Mark Horler of the Association for Vertical Farming sets out the role urban agriculture could play in smart cities of the future
It is now a well-known and recognized fact that our societies are becoming increasingly urbanized. It is also well established that our population as a whole is growing rapidly, expected to peak at around nine billion by 2050. In the light of these facts, it is becoming ever clearer that our current linear economic model is not sustainable. The take, make and waste model cannot continue to be the foundation of our economy, if we are to have and live in resilient and sustainable societies.
What is needed instead is a circular economy, whereby resources are reused, repaired and recycled. It follows from this that we would design products and systems to be durable, rather than disposable. This simple-seeming shift in priorities would have a profound effect on the whole way that our production systems operate, and therefore an equal knock-on effect on society as a whole. Finally, this would result in an enormously positive reduction in the harm we cause to the ecosystems upon which we in turn depend.
How does this pertain to the production of food?
The existing agricultural model has, since the so-called ‘green revolution’, achieved enormous gains in productivity. But those gains have come at a substantial cost to ecosystems and the services they provide us. With 70% of all available fresh water now used to irrigate crops, much of that is lost to evaporation and surface run off. This latter leads to a second problem in that the pesticides and fertilisers we use also run off in that water, causing untold damage to the environment around them and even getting into drinking water supplies, from which they must be removed.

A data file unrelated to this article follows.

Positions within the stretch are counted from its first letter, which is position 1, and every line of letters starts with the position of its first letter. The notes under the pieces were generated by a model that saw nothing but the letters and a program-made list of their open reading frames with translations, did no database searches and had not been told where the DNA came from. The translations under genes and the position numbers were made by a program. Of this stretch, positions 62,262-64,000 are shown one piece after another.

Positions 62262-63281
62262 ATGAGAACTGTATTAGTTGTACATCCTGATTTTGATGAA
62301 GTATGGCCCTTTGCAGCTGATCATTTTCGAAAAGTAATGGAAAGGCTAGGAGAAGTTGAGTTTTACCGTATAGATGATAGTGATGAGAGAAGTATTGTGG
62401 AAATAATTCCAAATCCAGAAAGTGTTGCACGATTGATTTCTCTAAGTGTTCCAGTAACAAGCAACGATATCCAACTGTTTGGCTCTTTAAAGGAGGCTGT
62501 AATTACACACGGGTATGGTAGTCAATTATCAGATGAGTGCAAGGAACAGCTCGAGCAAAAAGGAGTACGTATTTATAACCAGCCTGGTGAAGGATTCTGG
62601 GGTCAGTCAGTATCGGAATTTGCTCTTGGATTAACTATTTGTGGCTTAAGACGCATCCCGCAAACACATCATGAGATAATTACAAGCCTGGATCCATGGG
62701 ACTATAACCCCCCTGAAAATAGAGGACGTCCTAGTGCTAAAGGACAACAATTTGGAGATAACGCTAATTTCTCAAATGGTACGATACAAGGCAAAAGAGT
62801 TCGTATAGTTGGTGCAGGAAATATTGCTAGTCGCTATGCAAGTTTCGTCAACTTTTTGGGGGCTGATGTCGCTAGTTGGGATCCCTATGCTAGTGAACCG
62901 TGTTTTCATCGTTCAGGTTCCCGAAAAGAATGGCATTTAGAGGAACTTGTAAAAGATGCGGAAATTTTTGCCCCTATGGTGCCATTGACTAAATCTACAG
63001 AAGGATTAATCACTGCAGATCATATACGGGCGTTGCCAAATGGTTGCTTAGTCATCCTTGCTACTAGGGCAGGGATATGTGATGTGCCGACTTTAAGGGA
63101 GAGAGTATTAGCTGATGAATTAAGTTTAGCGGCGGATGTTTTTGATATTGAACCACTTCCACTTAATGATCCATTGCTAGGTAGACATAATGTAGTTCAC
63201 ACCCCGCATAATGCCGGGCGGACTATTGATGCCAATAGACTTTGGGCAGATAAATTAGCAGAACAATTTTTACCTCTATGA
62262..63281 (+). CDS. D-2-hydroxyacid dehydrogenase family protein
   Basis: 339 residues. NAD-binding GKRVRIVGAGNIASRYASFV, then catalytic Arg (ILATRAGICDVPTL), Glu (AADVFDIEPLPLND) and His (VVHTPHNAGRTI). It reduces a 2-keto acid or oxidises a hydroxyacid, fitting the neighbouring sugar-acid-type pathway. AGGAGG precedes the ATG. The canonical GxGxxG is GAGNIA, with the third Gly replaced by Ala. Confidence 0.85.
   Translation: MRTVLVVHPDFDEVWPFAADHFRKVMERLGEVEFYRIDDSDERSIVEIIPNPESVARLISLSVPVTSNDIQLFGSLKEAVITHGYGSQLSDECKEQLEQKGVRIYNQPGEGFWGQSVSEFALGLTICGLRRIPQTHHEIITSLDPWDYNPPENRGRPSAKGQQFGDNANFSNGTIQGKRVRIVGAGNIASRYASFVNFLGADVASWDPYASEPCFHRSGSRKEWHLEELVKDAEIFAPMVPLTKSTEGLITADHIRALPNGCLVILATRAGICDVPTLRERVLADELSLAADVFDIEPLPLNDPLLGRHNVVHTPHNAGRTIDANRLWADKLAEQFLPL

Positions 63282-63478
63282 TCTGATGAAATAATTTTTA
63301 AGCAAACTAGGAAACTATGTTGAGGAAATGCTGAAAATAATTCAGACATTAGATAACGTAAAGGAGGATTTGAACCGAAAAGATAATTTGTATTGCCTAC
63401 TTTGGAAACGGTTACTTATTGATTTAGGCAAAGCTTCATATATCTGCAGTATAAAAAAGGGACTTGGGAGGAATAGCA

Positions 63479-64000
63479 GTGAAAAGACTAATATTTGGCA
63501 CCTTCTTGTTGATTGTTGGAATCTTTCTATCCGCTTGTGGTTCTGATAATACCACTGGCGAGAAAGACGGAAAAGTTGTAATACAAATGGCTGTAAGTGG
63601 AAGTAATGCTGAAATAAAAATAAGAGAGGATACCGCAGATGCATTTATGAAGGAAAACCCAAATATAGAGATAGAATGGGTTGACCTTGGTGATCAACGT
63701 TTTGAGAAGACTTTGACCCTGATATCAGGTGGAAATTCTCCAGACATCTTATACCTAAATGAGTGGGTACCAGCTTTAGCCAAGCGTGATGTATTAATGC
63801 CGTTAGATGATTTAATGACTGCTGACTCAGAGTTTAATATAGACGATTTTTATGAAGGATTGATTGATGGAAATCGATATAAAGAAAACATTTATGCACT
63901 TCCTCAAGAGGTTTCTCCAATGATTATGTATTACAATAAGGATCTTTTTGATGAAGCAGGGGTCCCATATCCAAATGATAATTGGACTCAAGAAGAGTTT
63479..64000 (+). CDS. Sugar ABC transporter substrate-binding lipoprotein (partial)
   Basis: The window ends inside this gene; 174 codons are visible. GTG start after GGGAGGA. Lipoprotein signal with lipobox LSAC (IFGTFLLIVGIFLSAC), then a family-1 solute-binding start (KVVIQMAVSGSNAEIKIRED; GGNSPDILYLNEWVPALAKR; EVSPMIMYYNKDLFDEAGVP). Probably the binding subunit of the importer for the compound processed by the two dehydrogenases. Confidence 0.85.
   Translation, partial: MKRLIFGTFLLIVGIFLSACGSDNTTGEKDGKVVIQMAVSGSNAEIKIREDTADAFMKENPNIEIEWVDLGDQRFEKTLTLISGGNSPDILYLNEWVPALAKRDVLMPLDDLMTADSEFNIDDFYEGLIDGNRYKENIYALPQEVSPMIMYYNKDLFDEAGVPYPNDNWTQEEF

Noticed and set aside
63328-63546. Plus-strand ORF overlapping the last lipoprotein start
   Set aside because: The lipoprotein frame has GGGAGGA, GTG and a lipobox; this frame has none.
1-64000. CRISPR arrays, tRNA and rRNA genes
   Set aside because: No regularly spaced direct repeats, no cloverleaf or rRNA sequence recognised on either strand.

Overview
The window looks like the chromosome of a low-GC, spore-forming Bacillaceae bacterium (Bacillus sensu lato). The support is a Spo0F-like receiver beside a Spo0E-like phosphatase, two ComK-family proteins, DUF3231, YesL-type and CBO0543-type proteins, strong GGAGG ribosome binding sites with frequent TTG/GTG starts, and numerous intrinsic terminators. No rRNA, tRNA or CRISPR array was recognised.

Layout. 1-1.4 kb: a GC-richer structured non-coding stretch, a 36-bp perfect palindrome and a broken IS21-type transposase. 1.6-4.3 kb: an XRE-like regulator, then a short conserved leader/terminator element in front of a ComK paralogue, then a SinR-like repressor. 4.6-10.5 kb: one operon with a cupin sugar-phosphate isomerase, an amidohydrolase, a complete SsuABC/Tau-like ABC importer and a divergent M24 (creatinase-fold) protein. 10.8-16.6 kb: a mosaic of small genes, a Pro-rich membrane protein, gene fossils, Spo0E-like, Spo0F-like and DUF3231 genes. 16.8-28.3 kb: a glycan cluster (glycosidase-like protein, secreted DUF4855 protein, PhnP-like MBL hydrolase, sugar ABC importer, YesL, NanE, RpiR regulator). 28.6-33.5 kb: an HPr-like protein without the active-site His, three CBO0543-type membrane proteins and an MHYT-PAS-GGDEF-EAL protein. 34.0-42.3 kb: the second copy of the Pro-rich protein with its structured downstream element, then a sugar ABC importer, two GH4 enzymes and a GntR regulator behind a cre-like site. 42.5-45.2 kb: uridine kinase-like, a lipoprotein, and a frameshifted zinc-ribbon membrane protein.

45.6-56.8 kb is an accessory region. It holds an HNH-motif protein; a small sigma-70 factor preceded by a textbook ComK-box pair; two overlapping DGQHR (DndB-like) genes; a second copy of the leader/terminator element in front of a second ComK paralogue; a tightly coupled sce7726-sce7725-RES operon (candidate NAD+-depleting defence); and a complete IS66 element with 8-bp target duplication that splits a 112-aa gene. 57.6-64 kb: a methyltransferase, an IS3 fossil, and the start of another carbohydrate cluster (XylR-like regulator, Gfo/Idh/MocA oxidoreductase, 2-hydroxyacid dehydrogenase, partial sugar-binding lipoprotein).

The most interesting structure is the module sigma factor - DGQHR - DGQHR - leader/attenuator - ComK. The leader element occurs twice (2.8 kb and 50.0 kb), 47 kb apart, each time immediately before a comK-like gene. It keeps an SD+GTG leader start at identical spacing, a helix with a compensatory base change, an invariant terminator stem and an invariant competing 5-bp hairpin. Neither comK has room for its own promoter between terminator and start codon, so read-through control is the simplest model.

Moreover, those pesticides and fertilizers are derived from natural sources, which must be mined, alongside all of the consequences that entail. To then allow those precious resources to be wasted as run-off makes little sense from either an environmental or economic perspective. Once all that food is grown, it must be transported to market. This utilizes yet more resources, particularly fossil fuels. The advent of globalized food systems means that enormous amounts of these resources are now used to transport food products.
We also have waste. Much of this happens during the transportation and storage phase, but it is also present in the supermarkets that stock the food and at the level of consumers in their homes. In the end, around one-third of all the food we produce is wasted.
The defining principles behind vertical farming
Vertical farming was established to help address these challenges via a series of simple premises. The first and defining principle is that the food should be grown as close as possible to where the people who will consume it live. This means that, instead of only growing in rural areas, we should, wherever possible, also grow in urban and peri-urban areas. Doing so removes, at a stroke, the majority of problems associated with transport. It also substantially reduces wastage. However, land is expensive in urban areas, so conventional farming in cities is simply not realistic economically. As with all urban developments, then, the guiding principle is to go upwards rather than outwards. Thus vertical farming came to be.
The second principle is that growing the food should use as few resources as possible. It follows that not only is a minimal degree of input necessary but that those inputs should be recycled and reused wherever possible. From this came controlled-environment agriculture. Many vertical farms now operate this way, in an entirely enclosed environment, with artificial lights specially designed for maximum benefit to plants, and with controlled heating and ventilation systems. These vertical farms also use soil-less growing systems such as hydroponics and aeroponics, the result being a water use reduction of between 75% and 95%. Pesticides are entirely unnecessary in such a system, and what small amounts of nutrients are required can be dissolved into the water, which is recirculated around the system.